Lucinda Darrah failed to stop when prompted by U.S. Bankruptcy Judge Steven Rhodes. A female security officer flanked Darrah, grabbed her arms and tried to escort her from the lectern inside U.S. District Court.
Darrah eventually stopped speaking and walked away and was allowed to stay in the courtroom.

A retired Detroit employee said retirees are being treated worse than animals during the city’s bankruptcy case.

Paulette Brown, a retired manager in the Detroit Water and Sewerage Department, invoked NFL quarterback Michael Vick.

“Michael Vick went to prison for cruelty to animals. Who is going to prison for proposed cruelty to employees?” Brown asked U.S. Bankruptcy Judge Steven Rhodes.

Brown said she retired more than a year ago after a nearly 30-year career and fears losing her pension during the bankruptcy case.

“I was a dedicated civil servant,” Brown told the judge. “My goal was to always make the city better. I worked with people who sacrificed their health and safety to make sure our customers had clean water. Many worked in hazardous areas, extreme heat, extreme cold and unsanitary conditions. We breathed in feces and raw sewage on a daily basis.”

The widow of a former Detroit police sergeant spoke out against the city’s bankruptcy case, saying it threatens her late husband’s $3,000-a-month pension.

Cynthia Blair said she does not have Social Security and any cuts to her pension would throw her “directly onto the welfare roll.”

Blair was one of several Detroiters and retirees urging U.S. Bankruptcy Judge Steven Rhodes to dismiss the city’s bankruptcy case.

Charles Brown, meanwhile, said he was concerned about the city’s legal firm, Jones Day, having a conflict of interest with Wall Street bond firms.

Kevyn Orr

Kevyn Orr

A creditor attacked Emergency Manager Kevyn Orr, saying he was chosen only because he is black and was “never the sharpest knife in the drawer.”

The comments from creditor Hassan Aleem prompted U.S. Bankruptcy Judge Steven Rhodes to warn residents objecting to the city’s bankruptcy case against making personal attacks.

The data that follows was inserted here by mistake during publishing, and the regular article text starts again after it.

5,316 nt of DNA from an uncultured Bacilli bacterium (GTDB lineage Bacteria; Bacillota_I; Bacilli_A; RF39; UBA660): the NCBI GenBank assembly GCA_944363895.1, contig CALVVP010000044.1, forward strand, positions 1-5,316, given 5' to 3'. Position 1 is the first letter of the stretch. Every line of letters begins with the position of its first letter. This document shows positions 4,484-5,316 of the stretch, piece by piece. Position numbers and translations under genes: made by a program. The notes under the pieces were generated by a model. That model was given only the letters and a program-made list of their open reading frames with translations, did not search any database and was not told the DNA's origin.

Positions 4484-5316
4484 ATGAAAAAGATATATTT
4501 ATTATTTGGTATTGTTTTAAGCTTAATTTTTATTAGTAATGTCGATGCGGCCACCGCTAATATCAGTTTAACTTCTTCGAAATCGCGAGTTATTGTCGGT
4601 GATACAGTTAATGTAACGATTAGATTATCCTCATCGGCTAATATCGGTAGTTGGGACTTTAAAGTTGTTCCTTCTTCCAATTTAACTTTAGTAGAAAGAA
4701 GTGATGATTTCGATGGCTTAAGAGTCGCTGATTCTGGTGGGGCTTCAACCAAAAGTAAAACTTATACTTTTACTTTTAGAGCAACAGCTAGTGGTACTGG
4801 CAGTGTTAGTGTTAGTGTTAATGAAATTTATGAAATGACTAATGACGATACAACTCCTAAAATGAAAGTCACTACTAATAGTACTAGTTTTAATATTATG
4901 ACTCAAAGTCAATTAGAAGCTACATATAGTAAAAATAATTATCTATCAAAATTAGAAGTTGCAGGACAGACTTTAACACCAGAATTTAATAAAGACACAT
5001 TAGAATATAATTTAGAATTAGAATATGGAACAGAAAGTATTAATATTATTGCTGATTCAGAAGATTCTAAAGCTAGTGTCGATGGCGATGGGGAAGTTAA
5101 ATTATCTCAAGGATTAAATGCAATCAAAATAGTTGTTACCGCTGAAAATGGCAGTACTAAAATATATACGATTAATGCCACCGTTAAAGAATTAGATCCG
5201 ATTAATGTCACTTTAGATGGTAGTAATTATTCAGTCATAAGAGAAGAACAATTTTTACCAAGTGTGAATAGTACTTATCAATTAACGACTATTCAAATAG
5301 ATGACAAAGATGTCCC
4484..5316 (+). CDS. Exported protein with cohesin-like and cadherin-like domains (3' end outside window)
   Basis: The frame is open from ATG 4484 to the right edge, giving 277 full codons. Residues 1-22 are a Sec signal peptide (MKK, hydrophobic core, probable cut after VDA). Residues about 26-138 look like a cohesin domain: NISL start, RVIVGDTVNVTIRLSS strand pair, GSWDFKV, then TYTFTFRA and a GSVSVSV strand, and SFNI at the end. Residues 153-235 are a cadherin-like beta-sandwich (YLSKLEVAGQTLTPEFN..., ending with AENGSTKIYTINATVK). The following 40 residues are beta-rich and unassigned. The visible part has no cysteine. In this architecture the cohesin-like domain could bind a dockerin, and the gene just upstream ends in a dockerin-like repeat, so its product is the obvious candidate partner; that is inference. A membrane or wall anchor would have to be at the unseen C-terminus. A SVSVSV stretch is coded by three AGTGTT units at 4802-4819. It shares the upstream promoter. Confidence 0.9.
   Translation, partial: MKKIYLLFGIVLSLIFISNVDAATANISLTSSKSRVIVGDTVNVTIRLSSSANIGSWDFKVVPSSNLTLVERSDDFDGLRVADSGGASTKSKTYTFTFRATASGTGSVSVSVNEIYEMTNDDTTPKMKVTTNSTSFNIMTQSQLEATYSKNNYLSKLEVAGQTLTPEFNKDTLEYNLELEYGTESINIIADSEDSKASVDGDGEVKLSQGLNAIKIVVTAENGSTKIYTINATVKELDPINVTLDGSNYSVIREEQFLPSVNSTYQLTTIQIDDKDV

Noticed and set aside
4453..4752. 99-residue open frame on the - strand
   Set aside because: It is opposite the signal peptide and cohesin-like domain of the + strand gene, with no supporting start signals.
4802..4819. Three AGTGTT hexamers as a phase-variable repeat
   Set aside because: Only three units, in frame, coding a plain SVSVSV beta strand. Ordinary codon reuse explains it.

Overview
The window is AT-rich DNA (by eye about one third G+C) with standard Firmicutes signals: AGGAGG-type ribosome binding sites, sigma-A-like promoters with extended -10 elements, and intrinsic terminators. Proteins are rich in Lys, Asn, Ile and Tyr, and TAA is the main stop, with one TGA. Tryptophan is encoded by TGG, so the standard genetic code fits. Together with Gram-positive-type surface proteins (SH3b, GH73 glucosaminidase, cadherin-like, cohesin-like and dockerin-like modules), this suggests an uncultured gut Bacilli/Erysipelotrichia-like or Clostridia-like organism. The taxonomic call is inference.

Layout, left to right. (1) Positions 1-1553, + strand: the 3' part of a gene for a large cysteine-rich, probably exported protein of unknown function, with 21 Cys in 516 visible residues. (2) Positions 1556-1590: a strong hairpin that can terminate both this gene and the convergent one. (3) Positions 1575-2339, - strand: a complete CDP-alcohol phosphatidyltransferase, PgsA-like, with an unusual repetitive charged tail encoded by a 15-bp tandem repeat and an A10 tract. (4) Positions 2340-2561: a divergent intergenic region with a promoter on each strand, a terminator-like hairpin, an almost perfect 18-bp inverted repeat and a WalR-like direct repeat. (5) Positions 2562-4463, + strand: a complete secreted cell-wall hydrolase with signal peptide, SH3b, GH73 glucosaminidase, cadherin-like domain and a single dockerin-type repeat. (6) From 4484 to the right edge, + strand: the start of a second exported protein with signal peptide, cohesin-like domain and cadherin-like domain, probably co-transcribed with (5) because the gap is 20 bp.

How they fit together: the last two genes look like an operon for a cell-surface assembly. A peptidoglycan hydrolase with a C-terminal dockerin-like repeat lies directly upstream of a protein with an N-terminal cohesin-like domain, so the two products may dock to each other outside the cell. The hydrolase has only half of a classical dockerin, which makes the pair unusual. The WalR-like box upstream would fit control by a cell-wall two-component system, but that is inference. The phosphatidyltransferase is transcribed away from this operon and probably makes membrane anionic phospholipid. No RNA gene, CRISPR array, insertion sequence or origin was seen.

“I understand the depth of feelings people have about this,” Rhodes said. “At the same time, however, I have to ask you, seriously, to refrain from personal attacks on Mr. Orr or really anyone. This is not the time and place for it.”

Earlier, Aleem said the city is not eligible for Chapter 9 bankruptcy relief and urged Rhodes to dismiss the case.


There was a muted protest outside U.S. District Court ahead of a 10 a.m. hearing for residents and retirees to speak out against the city’s historic bankruptcy case.

Less than a dozen protestors stood along Lafayette Boulevard, some holding a banner reading “Cancel Detroit’s debt” and “The banks owe us.”

The hearing is minutes away. Convicted political consultant Sam Riddle is in the front row and is expected to try and convince U.S. Bankruptcy Judge Steven Rhodes that the city is ineligible for Chapter 9 bankruptcy relief.


Sam Riddle

Sam Riddle

The names of 90-plus Detroit residents and retirees who at 10 a.m. will urge U.S. Bankruptcy Judge Steven Rhodes to kick the city out of bankruptcy court range from the boldfaced to the oddball.

The list includes convicted political consultant Sam Riddle. He doesn’t need directions to federal court. Riddle stood trial on corruption charges and was sentenced to three years in prison in 2010.

Riddle is the most notable person invited to argue why Detroit should not receive Chapter 9 bankruptcy relief. The list of people also includes the Rev. Charles Williams II, head of the National Action Network in Detroit.

An inanimate object also is on the list.

The Chair of St. Peter” filed an objection to Detroit’s bankruptcy case, calling Detroit a “legal fiction.”

In its objection, “The Chair of St. Peter” wrote that Detroit “has been intentionally mismanaged by politicians, bureaucrats and consultants whose word smithing and slight of hand that has cast the inhabitants into economic slavery, which is intentionally insolvent.”

The 21-page objection, which you can see here, is signed with fingerprints — 12 of ‘em.


Robert Snell
Robert Snell is the Detroit News federal courts reporter. He can be reached at or (313) 222-2028.